Many physicians don’t challenge the exclusion
Quite often, excluded doctors decide not to challenge the decision. For example, Dr. Serota says groups of orthopedic surgeons and urologists have decided not to challenge similar decisions by SSM. “They wanted to move on,” he says.
Mr. Callahan says many excluded doctors also don’t even ask for a hearing. “They expect that the hospital’s decision will be upheld,” he says.
This was the case for Devendra K. Amin, MD, an independent cardiologist in Easton, Pa. Dr. Amin has not had any hospital privileges since July 2020. Even though he is board certified in interventional cardiology, which involves catheterization, Dr. Amin says he cannot perform these procedures because they can only be performed in a hospital in the area.
In the 1990s, Dr. Amin says, he had invasive cardiology privileges at five hospitals, but then those hospitals consolidated, and the remaining ones started constricting his privileges. First he could no longer work in the emergency department, then he could no longer read echocardiograms and interpret stress test results, because that work was assigned exclusively to employed doctors, he says.
Then the one remaining hospital announced that privileges would only be available to physicians by invitation, and he was not invited. Dr. Amin says he could have regained general cardiology privileges if he had accepted employment at the hospital, but he did not want to do this. A recruiter and the head of the cardiology section at the hospital even took him out to dinner 2 years ago to discuss employment, but there was a stipulation that the hospital would not agree to.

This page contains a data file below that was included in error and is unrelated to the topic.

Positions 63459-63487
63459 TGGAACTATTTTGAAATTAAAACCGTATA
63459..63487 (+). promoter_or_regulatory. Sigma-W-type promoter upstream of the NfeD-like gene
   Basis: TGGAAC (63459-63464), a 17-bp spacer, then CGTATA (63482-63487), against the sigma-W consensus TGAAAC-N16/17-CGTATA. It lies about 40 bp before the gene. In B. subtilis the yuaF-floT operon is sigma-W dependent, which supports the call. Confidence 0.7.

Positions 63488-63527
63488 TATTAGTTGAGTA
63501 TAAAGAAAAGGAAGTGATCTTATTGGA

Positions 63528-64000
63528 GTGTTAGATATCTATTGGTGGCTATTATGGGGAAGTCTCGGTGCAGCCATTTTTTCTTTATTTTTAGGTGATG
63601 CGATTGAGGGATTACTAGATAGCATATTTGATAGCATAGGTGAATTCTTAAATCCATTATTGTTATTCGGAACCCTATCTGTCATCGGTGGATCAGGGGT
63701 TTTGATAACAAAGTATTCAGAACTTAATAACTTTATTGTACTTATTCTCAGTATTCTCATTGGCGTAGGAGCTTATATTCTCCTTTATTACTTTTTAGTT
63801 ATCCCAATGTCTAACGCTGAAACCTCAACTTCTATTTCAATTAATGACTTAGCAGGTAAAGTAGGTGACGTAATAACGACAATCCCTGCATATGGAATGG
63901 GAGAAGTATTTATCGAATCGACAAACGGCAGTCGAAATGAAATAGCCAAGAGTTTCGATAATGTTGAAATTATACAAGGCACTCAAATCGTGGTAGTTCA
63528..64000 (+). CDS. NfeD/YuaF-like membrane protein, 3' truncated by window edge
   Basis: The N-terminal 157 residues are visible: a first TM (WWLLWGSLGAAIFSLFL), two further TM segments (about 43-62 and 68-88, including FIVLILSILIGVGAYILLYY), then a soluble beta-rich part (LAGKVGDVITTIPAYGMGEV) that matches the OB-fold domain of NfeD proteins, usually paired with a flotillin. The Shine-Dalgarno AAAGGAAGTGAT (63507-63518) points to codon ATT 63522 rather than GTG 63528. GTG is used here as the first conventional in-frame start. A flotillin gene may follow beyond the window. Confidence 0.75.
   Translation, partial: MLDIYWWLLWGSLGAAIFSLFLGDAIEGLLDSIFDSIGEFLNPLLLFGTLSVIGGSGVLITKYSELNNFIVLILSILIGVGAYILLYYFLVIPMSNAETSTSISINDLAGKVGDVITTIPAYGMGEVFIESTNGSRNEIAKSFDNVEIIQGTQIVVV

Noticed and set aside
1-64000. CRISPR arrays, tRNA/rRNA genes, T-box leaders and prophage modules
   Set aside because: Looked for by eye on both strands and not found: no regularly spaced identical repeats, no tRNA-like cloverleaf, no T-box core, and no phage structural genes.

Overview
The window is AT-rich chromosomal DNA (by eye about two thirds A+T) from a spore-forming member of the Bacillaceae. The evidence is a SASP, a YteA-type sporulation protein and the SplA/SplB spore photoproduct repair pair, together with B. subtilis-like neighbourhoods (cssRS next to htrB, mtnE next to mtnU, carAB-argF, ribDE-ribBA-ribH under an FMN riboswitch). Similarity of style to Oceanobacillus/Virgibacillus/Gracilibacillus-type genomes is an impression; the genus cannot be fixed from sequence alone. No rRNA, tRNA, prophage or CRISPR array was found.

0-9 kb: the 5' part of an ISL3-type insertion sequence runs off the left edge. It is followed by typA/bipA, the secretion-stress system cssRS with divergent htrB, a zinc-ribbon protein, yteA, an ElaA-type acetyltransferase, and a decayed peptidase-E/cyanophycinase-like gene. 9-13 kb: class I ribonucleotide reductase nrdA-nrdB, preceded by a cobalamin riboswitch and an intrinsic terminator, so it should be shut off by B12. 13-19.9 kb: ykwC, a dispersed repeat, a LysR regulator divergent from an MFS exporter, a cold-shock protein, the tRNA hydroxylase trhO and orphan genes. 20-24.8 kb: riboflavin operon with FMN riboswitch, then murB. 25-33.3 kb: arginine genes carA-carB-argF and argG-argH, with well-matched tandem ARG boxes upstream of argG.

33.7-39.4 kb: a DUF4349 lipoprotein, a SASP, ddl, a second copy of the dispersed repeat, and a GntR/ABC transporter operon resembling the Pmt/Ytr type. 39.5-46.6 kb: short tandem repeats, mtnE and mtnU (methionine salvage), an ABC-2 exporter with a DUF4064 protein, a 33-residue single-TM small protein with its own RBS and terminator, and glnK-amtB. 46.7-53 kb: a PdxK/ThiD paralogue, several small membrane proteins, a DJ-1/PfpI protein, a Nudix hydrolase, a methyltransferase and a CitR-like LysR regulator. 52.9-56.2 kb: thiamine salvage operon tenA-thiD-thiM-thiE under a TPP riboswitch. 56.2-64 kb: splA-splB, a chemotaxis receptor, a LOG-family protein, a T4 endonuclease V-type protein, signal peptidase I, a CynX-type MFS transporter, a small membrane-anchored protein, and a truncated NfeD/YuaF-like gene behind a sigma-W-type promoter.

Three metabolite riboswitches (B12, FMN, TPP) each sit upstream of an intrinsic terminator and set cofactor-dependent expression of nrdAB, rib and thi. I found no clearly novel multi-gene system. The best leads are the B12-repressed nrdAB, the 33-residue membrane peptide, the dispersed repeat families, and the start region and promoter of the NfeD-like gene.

“I wanted to get back my interventional privileges back,” Dr. Amin says, “but they told me that would not be possible because they had an exclusive contract with a group.”
Dr. Amin says that now, he can only work as a general cardiologist with reduced volume. He says primary care physicians in the local hospital systems only refer to cardiologists within their systems. “When these patients do come to me, it is only because they specifically requested to see me,” Dr. Amin says.
He does not want to challenge the decisions regarding privileging. “Look, I am 68 years old,” Dr. Amin says. “I’m not retiring yet, but I don’t want to get into a battle with a hospital that has very deep pockets. I’m not a confrontational person to begin with, and I don’t want to spend the next 10 years of my life in litigation.”
The law on exclusive contracts does not provide easy answers for excluded doctors, and often it defies physicians’ conception of their own role in the hospital.
Many physicians expect the hospital to be a haven where they can do their work without being cut out by a competitor. This view is reinforced by organizations such as the American Medical Association.
The AMA Council on Medical Service states that privileges “can only be abridged upon recommendation of the medical staff and only for reason related to professional competence, adherence to standards of care, and other parameters agreed to by the medical staff.”
But the courts don’t tend to agree with that position. “Hospitals have a fiduciary duty to protect their own financial interests,” Mr. Callahan says. “This may involve anything that furthers the hospital’s mission to provide high-quality health care services to its patient community.”
At the same time, however, there are plenty of instances in which courts have ruled that exclusive contracts had gone too far. But usually it takes a lawyer experienced in these cases to know what those exceptions are.
A version of this article first appeared on Medscape.com.